Remember Daisy Johnson‘s hacker ex-boyfriend, Miles Lydon, from season one? In “Girl in the Flower Dress,” Daisy (then Skye) told Miles that S.H.I.E.L.D. didn’t have time to obey due process. In order to save lives, the agency sometimes had to bypass citizens’ basic rights. Yet, S.H.I.E.L.D. has come a long way since then.
In “The Ghost,” Elena tells Alphonso “Mack” Mackenzie that S.H.I.E.L.D. moves too slowly. The Accords have hampered not only the agency’s autonomy but also its rapid response to threats. The United Nations believe that the Accords are a necessary step toward a safer world. Nevertheless, everything has a cost, and the Accords are no exception. In fact, S.H.I.E.L.D.’s new direction has caused rifts between its agents — much like the Avengers’ very public schism in Civil War.
There’s No Right Side
Of all the characters in Civil War, Natasha Romanoff (Black Widow) has the most unique journey. She initially sides with Tony Stark because she believes the Avengers need to regain the world’s trust. However, she later “switches sides” when she realizes that Tony’s feud with Steve Rogers will continue to cause collateral damage. Natasha is thus one of many Avengers who resign from the team in an official capacity.
Over at S.H.I.E.L.D., some agents adapt to the agency’s new changes better than others. Jemma Simmons becomes the Special Advisor to the Director in Science and Technology in order to influence S.H.I.E.L.D.’s future. In doing so, she embarks on a path that is strikingly similar to that of Black Widow.
Since May and Coulson don’t fully submit to the new Director’s authority, Simmons finds herself at odds with her former teammates. Even though Simmons doesn’t trust the new Director, she values his trust in her. She tells May: “I knew we’d be divided, undermined, kept in the dark, so I have been clawing for as much power as I can possibly grab to keep a modicum of control over any of this.”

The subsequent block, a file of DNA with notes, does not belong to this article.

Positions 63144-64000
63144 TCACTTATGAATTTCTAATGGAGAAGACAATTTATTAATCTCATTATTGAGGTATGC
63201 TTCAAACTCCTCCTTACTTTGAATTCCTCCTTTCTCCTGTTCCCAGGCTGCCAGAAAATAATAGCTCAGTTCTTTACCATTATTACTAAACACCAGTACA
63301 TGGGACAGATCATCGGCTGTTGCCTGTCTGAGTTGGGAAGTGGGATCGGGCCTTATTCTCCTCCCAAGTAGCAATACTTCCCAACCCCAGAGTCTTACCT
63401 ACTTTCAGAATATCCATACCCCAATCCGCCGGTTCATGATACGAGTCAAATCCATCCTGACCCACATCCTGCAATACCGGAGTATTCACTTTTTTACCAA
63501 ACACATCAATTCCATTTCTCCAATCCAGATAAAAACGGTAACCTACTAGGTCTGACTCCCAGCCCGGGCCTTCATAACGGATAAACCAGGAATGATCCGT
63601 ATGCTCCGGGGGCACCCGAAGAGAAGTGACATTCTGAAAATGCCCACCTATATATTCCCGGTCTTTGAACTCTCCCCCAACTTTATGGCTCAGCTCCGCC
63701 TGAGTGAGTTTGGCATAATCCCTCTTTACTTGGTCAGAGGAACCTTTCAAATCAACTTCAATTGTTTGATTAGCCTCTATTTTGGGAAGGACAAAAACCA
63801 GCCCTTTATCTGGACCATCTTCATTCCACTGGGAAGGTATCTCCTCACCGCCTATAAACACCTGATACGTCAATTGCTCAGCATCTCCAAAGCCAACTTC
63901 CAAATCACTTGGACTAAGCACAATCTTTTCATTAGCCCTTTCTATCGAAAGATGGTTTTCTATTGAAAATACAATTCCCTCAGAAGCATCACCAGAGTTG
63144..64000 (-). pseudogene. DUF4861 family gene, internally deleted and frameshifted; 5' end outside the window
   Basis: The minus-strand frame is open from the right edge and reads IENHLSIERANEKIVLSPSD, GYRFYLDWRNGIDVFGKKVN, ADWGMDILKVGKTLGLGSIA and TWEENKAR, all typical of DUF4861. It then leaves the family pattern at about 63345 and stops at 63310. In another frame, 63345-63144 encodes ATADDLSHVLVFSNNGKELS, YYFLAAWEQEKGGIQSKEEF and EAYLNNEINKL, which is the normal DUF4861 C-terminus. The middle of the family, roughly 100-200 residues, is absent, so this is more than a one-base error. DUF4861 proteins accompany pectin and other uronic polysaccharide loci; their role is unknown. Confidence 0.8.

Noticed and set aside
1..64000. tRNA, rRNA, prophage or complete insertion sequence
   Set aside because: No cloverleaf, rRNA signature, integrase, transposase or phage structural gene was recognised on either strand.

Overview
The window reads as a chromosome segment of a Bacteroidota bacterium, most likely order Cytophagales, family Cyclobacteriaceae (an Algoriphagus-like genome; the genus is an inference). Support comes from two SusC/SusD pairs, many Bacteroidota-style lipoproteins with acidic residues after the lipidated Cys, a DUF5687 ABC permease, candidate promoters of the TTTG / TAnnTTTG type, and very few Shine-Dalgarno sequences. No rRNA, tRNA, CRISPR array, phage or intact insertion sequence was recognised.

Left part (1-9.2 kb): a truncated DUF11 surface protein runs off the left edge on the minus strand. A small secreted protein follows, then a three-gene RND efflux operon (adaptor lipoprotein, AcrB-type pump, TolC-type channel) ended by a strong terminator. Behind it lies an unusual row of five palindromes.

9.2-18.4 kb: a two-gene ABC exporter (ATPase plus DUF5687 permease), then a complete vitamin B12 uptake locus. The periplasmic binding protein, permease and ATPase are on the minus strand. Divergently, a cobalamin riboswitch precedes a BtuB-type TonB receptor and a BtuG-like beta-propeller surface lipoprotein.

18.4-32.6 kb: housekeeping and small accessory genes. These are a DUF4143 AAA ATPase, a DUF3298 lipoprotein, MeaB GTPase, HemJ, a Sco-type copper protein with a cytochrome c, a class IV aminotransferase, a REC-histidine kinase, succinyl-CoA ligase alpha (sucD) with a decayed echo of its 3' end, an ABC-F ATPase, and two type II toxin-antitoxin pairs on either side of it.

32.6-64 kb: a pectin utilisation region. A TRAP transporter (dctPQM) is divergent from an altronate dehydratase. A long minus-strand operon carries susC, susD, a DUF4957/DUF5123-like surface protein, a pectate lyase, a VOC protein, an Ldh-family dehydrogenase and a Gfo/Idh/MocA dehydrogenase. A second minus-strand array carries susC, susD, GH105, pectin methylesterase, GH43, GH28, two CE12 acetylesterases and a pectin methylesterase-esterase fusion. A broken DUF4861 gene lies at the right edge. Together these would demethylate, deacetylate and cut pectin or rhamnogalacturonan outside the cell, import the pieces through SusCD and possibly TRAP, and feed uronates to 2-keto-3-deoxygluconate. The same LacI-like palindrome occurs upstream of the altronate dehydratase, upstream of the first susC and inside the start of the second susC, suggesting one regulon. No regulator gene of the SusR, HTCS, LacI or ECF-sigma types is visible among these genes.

Despite having her own agenda, Simmons becomes an active part of the new S.H.I.E.L.D. Her actions mirror the fact that Black Widow signed the Sokovia Accords while preserving her own individual agency. Both Simmons and Romanoff are trying to make the best of the world’s current state. Still, one has to wonder how far Simmons will go in order to help her friends.
No Going Back
Joe and Anthony Russo, the co-directors of Civil War, meant for the film’s ending to be controversial. The Russos wanted viewers to walk away with conflicting opinions about who was right. Similarly, “The Ghost” made it clear that this season of Agents of S.H.I.E.L.D. will generate the same sort of rifts.
The Sokovia Accords have changed how the world works, especially for the Avengers, the Inhumans, and S.H.I.E.L.D. It’s rather clichéd to say, but there truly is no going back to the way things were. The Marvel Cinematic Universe is focusing on more areas with gray morality, and that’s a compelling direction as Phase Three begins.
Check out our Recap and Reaction of “The Ghost” from Alex Mayes and myself. Stay tuned as we cover Agents of S.H.I.E.L.D.’s new season!